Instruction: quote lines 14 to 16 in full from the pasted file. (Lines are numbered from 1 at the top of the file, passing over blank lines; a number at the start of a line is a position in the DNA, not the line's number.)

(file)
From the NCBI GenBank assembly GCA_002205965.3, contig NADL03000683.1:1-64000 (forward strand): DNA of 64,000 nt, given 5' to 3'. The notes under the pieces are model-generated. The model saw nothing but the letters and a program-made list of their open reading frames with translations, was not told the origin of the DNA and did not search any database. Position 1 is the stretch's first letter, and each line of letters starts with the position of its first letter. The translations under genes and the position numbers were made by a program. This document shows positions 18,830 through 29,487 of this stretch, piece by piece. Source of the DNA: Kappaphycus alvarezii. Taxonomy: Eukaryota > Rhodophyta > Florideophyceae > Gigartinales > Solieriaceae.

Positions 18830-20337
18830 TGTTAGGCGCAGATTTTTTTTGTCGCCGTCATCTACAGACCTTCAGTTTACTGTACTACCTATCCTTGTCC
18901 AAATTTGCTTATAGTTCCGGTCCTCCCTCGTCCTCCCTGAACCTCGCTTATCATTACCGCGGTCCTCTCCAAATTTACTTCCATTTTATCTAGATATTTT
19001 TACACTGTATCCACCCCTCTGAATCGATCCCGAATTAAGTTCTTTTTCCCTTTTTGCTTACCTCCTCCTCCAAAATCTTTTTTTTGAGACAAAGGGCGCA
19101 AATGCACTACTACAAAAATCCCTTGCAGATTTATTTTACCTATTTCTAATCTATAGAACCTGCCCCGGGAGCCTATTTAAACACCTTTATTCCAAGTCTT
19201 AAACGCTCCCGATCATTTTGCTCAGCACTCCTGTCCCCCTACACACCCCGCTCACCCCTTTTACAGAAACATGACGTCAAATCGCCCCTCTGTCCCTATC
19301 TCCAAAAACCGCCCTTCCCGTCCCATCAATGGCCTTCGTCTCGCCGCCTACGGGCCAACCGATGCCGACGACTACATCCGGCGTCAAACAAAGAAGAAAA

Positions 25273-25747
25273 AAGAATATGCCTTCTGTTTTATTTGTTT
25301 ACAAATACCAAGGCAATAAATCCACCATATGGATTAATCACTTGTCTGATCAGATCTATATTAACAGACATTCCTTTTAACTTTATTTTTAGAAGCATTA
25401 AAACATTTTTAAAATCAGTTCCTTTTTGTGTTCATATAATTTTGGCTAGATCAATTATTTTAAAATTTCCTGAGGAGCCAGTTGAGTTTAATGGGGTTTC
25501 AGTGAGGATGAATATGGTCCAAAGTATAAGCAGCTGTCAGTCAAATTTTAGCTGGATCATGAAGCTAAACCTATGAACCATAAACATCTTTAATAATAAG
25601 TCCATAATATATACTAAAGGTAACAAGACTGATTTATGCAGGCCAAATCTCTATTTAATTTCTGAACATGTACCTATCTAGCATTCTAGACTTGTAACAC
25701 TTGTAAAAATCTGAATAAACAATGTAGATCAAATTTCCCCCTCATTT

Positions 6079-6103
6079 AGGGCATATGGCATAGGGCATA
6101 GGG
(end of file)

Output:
25601 TCCATAATATATACTAAAGGTAACAAGACTGATTTATGCAGGCCAAATCTCTATTTAATTTCTGAACATGTACCTATCTAGCATTCTAGACTTGTAACAC
25701 TTGTAAAAATCTGAATAAACAATGTAGATCAAATTTCCCCCTCATTT

Positions 6079-6103